Bryce Harper is coming to Chicago…in a Phillies uniform a couple times a year.
It was excruciatingly fun while it lasted, but it’s time to take off the hair shirt and put down the cat o’ nine tales because it appears our masochistic coverage of Harper’s free agency has ended. After a laborious courtship, the slugging outfielder ended up staying in the NL East by agreeing to a 13-year, $330 million deal ($25.4M AAV) with the Phillies that reportedly includes no opt-outs.
Jon Heyman was first with the news and the total value, with Jeff Passan out front on the years and lack of options.
Bryce Harper’s deal with the Phillies will be for 13 years and $330M, league sources tell ESPN. It will not include any opt-outs.
— Jeff Passan (@JeffPassan) February 28, 2019
So I guess all those hints about hitting back-to-back one day with Kris Bryant and loving deep dish pizza were just part of the long con. Harper and Scott Boras may have circled back to the Cubs, maybe even more than once, but it’s been evident since late October that Theo Epstein would have to move a mountain to make it work. Or, you know, a right fielder and a guy who used to pitch for the Rockies.
Although, man, it was just $25 million AAV that got it done? That’s $5-10 million less than expected, even if it does run until he’s 39 years old. And no opt-outs. That the Cubs couldn’t or wouldn’t be able to get to that level for a guy who reportedly preferred to play for them is going to stick in my craw for a while.
I assume we’ll learn more about additional details in the future, but that’s just not what I had expected.
The Phillies had long been viewed as the final destination for either Harper or Manny Machado, what with their “stupid” money and a desire to cement themselves as favorites in a division dominated of late by Harper’s old team. But after Machado landed in San Diego with a 10-year, $300 million deal, the onus was on John Middleton to make good on his boasts. And make good he did.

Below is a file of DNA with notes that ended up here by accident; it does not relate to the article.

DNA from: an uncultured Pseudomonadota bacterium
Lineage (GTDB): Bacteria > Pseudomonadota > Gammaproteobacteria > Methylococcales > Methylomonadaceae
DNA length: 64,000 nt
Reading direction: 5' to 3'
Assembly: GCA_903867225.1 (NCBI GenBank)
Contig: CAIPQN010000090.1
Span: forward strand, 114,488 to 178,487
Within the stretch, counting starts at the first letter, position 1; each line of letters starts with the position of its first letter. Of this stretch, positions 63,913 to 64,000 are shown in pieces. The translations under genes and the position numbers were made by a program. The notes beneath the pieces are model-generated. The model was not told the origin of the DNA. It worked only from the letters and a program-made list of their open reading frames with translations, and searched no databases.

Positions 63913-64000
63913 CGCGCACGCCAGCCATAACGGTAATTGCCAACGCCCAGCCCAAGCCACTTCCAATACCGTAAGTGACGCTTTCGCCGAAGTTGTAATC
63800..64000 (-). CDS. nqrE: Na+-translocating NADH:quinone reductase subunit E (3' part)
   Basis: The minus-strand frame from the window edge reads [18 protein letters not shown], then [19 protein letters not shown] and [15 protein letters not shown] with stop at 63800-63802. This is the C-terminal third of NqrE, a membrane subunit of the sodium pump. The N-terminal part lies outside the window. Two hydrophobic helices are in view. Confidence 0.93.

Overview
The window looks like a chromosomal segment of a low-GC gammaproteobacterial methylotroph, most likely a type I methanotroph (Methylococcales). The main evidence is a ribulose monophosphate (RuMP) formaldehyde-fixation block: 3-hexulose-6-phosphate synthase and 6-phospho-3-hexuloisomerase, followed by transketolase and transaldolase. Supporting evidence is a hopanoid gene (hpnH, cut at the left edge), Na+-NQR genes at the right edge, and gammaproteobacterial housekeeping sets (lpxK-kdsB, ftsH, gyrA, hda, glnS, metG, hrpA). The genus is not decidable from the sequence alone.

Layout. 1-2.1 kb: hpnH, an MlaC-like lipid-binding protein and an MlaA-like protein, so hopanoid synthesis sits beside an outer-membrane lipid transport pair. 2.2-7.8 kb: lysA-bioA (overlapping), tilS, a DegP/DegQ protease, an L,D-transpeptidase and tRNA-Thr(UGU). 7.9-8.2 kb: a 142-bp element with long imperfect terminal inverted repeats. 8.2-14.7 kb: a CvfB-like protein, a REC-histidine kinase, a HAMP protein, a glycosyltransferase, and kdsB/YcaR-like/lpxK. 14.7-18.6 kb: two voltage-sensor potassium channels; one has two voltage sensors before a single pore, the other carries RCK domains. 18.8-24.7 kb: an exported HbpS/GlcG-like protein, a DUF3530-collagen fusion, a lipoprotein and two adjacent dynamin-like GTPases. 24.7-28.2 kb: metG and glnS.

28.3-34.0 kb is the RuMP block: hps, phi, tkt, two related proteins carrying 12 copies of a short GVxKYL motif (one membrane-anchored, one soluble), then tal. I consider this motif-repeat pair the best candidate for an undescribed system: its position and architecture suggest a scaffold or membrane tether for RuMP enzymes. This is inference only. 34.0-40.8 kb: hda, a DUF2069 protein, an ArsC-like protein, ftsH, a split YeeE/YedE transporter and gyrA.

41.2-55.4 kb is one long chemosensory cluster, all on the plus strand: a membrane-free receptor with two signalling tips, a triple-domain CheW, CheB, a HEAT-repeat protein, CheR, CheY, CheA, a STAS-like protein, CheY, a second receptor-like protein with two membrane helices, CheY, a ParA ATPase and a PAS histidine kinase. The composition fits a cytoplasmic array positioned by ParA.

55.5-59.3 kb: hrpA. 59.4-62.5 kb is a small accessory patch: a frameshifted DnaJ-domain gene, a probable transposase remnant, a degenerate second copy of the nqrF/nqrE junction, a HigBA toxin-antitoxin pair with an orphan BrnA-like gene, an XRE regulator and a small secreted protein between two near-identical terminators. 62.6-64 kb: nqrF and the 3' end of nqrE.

Harper remaining in the NL is far from the best thing in the world for the Cubs, but it’s not the death knell of seeing him 19 times a year in St. Louis or Milwaukee (not that either was viewed as a serious contender for his services). Having Harper in the AL would have been even better, but the NL East is no joke and should wear all the teams out over 162 games. The Nationals still have a lot of young talent and an excellent rotation, the Braves are building a contender, the Mets are a training staff away from being good again, and now the Phillies are more than legit.
The Marlins, on the other hand, continue to operate the world’s largest Air BnB as Derek Jeter allows divisional opponents to kick their feet up and relax 19 times a year. Heck, they’ll even trade away their best players to add an extra level of comfort.
As for the rest of us, well, I guess we’ll have to learn how to put the “Cubs” back in Cubs Insider. We’ve been devoting so much time to Harper for what feels like the last year, figuring out what to write about is going to be difficult. How about this for a start: Why the Cubs Need to Extend Kris Bryant Yesterday.